5 Ways To Get People To Act On Digital Signage Messaging

While there is no sure-fire formula for writing a compelling Digital Signage CTA, here are some tips and tricks that might help:

  1. Target common needs: Pulling a page directly out of Dr. Abraham Maslow’s playbook, focus your text on some of humanity’s great needs. Depending on what you’re trying to accomplish, you might pick from basic needs like food and shelter, or extend all the way through the self-actualization needs that compel people to make themselves better. For example, if your campaign for the Carrot Grower’s Association of America centers around the CTA “Buy Carrots“, you might try changing it to “Stay fit. Eat healthy. Buy carrots.” It’s a bit longer, but it calls on physical and esteem needs to make the sale.
  2. Use trigger words to grab attention: Your call to action needs to be short (usually no more than six words), so make sure they count. Use trigger words like MoneyDiscoverySaveEasyNewLoveHealthProvenYouResults,Guaranteed and Safety to evoke a need or grab attention from your audience.
  3. Test the “reading level” of the text: We sometimes use big or complex words in the name of brevity, but this can put a limit on the number of people who can actually read our signs. For example, “Buy carrots for a delicious, high-fiber, vitamin-rich snack” scores an 11 on the Flesch-Kincaid grade level scale (i.e., you’d need an 11th grade education to read it). Change that sentence to “Buy carrots for a delicious, healthy snack,” and the grade level drops to 6. That opens your message up to a huge segment of the population that would have had trouble reading the first version.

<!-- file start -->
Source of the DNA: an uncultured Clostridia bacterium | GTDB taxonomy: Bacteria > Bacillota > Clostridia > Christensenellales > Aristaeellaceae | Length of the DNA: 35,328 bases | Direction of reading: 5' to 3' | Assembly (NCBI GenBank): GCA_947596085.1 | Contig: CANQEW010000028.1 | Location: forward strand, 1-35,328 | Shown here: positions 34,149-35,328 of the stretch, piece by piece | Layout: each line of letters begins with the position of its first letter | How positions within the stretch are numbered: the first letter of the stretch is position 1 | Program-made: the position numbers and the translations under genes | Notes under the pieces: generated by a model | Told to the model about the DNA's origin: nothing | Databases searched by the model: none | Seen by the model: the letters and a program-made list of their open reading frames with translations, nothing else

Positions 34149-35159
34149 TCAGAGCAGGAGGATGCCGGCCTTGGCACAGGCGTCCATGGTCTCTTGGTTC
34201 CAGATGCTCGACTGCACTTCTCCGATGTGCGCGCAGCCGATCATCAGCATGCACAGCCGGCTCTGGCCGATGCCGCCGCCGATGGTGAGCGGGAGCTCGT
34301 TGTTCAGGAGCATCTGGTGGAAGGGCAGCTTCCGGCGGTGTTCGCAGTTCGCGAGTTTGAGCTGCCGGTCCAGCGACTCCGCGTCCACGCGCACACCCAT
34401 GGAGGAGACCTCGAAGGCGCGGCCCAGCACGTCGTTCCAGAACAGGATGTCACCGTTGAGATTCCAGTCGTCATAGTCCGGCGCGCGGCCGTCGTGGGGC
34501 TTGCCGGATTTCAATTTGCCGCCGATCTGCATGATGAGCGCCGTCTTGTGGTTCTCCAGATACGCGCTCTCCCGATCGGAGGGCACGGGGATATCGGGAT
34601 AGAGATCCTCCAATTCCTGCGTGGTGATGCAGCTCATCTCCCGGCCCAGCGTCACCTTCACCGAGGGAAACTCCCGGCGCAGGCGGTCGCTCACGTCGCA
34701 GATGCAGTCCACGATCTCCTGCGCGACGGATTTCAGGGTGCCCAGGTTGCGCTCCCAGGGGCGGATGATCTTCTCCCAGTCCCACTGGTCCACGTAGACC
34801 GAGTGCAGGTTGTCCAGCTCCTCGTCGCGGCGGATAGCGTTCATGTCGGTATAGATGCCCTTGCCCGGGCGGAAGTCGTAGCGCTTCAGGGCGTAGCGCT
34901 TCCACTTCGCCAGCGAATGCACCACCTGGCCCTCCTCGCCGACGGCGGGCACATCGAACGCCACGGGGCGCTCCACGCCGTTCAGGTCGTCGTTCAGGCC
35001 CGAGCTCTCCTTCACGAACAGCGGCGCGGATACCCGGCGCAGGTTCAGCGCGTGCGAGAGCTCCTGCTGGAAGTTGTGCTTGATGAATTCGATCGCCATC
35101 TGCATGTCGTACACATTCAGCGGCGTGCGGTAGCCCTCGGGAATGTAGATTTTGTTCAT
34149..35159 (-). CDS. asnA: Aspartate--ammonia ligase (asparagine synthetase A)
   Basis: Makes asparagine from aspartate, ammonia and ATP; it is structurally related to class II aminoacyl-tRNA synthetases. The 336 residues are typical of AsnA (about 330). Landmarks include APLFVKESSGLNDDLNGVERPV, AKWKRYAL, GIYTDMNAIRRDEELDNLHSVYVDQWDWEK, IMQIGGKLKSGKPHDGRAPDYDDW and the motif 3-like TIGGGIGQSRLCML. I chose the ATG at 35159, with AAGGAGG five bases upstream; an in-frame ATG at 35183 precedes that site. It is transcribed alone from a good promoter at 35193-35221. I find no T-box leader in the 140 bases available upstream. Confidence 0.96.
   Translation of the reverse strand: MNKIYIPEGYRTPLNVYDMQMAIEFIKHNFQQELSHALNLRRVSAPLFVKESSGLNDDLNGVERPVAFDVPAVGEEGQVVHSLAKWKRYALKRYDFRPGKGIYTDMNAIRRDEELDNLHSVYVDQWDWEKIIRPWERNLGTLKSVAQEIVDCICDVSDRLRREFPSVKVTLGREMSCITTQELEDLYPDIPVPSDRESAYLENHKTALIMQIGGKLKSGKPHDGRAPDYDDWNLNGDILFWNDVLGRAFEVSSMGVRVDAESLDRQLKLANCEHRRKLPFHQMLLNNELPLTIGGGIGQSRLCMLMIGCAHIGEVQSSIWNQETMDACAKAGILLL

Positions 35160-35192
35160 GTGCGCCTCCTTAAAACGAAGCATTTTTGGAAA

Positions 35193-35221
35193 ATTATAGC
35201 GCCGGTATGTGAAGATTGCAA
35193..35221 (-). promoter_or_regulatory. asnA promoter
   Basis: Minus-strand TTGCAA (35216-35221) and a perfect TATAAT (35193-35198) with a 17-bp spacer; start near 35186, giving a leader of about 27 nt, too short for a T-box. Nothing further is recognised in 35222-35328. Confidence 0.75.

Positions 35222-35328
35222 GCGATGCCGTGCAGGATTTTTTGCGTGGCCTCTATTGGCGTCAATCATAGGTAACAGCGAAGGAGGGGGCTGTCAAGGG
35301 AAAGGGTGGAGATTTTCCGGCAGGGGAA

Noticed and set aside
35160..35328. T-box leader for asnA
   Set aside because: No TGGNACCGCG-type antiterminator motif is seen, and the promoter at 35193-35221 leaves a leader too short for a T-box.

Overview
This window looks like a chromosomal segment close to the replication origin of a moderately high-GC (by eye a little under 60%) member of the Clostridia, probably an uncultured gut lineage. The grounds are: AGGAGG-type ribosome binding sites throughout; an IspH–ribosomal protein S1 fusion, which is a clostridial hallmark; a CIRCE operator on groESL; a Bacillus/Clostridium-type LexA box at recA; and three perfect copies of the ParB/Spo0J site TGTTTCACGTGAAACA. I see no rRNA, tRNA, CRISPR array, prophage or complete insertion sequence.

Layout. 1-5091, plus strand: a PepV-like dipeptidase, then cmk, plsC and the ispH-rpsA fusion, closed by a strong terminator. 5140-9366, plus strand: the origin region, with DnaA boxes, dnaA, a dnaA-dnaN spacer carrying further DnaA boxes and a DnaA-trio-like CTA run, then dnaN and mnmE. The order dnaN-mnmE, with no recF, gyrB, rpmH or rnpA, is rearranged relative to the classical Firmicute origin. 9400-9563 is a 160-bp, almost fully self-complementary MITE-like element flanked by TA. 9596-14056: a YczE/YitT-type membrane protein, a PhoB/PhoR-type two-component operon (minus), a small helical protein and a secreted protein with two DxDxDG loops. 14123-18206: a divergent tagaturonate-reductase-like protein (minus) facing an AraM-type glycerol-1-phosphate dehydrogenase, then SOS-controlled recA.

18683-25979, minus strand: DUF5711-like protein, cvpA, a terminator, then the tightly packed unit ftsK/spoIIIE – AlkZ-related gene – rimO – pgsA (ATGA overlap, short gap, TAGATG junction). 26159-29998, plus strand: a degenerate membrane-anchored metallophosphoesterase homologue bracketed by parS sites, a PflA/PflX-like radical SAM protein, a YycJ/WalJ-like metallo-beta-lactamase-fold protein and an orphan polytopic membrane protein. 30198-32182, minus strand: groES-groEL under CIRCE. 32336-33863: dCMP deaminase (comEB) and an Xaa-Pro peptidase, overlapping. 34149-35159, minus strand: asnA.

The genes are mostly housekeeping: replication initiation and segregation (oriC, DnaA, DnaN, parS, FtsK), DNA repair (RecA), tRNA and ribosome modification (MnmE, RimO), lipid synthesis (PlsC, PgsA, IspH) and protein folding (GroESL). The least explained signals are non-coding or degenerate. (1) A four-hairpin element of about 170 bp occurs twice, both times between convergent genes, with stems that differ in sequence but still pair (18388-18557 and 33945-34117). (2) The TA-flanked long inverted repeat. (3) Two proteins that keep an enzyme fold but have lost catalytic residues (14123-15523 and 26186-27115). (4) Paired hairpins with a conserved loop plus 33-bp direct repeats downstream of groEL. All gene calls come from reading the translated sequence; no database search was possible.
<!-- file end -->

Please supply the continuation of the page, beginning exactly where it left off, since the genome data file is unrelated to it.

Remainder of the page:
4. Use action words and be vivid: As copywriting guru Michael Fortin notes, “Don’t stick with mere verbs. Use action words that help paint vivid pictures in the mind. The more vivid the picture is, the more compelling [and memorable] the headline will be. For example, a headline like ‘zoom past the confusion‘ will be better than ‘discover how to do it right‘”.
  5. Use commands: We’ve talked about this one before. It’s so elementary, but so important. Tell your audience exactly what you want them to do, and provided it’s easy enough (or has a big enough potential upside for them), they might just do it.

Read full post: wirespring.com

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